Trees Are Heroes: They Save Hundreds Of Lives A Year


In 2010, America’s pollution-sucking powerhouses saved an estimated 850 lives and prevented about 670,000 cases of severe respiratory problems.


It’s long been known that trees help clean the environment, but until recently their exact value hasn’t been well understood. Initiatives like i-Tree and OpenTreeMap have begun to help visualize all of the good that trees do for us, and now a new paper goes even further.

As well as quantifying the value of a tree in taking pollution out of the air, it also sums the actual health benefits to humans. The upshot is that, in 2010, America’s trees saved 850 lives and prevented about 670,000 cases of severe respiratory problems, according to the research.

The study, which is published in the journal Environmental Pollution, uses hourly weather and pollution data together with tree cover data to estimate pollution removal for each county. It then uses census data and a model from the Environmental Protection Agencyto estimate the combined health-effect value in removing four pollutants: nitrogen dioxide, ozone, sulfur dioxide, and particulate matter smaller than 2.5 microns.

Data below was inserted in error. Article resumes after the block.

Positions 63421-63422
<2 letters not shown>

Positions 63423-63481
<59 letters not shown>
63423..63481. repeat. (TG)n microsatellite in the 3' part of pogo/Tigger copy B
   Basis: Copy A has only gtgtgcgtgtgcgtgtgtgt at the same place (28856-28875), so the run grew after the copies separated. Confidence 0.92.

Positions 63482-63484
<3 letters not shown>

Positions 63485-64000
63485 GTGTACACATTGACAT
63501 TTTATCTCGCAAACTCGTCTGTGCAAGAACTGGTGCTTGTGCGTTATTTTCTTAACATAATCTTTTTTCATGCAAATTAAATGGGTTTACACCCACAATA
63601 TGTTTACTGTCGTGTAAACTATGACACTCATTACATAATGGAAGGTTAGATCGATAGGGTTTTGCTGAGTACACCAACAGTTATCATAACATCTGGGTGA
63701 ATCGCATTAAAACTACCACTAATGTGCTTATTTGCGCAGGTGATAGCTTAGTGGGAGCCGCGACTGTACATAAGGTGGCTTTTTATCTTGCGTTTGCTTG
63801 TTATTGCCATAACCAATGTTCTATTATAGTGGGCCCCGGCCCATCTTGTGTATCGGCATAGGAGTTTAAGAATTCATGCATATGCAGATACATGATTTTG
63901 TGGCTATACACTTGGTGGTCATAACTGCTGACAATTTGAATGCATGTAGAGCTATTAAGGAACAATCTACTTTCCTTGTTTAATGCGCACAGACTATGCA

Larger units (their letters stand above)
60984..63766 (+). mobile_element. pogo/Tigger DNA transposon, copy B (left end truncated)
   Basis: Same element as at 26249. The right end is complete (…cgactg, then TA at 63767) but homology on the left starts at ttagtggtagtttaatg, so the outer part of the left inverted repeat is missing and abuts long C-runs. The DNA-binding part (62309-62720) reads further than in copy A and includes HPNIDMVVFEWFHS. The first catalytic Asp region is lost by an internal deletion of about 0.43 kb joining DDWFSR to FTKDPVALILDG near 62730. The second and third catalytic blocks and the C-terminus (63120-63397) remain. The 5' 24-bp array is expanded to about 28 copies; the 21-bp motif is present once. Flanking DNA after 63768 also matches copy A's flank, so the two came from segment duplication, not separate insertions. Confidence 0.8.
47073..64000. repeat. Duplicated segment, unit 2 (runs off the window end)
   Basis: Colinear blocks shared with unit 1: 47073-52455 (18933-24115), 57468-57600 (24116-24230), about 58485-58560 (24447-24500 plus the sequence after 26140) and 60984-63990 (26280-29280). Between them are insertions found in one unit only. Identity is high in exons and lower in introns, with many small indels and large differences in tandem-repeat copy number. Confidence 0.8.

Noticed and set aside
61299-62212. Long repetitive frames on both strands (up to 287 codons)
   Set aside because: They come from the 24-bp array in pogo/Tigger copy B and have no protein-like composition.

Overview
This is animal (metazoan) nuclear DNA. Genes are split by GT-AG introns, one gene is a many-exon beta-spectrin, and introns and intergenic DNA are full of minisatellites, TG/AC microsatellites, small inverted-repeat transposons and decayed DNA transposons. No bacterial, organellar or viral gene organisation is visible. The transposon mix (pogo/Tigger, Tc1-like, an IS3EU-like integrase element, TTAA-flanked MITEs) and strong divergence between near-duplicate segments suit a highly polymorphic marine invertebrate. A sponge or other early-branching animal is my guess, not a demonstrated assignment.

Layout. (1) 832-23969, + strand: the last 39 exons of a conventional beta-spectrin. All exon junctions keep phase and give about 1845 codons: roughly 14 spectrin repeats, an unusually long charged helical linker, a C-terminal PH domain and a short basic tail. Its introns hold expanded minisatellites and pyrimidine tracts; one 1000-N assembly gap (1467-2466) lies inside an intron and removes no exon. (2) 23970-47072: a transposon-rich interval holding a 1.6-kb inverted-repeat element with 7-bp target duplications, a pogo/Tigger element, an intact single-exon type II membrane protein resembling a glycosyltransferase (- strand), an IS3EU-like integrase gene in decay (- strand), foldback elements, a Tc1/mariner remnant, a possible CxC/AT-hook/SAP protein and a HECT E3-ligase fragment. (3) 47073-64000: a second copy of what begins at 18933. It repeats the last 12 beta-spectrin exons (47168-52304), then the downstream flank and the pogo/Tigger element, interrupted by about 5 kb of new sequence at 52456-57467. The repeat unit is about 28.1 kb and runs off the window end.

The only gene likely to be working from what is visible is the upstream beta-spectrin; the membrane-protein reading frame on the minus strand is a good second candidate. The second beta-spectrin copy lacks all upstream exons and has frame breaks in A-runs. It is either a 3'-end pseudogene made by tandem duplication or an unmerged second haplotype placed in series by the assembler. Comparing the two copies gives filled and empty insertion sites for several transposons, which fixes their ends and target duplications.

In 2010, trees absorbed between 9 and 23.2 million tons of pollution, with a health value of between $1.5 and $13 billion, the research says. Because most trees are in rural areas, the majority of the pollution reduction was outside cities. But in health terms, cities saw the biggest benefit: $4.7 billion compared to $2.2 billion for the countryside.


California, Texas and Georgia saw the greatest removal amounts by volume. Florida, Pennsylvania and California saw the greatest benefits in terms of health improvements.

Lead author David Nowak, who heads the i-Tree project at the U.S. Forest Service, says the paper is the first to estimate the value of trees to human health across the country. « We have made estimates of pollution removal in urban areas nationally in the past, but this paper expands estimates to all trees (urban and rural) in the conterminous US and specifically links impacts to human health impacts and values, » he writes in an email.

Mapping and valuing trees helps advocates make the case for greening cities, so that the argument isn’t so much « trees are nice » but « trees provide X dollar benefits. » If we’re going to have more trees, we first need to understand what they’re worth.

Reblogged from fastcoexist

Photo © Nazeri Mamat via shutterstock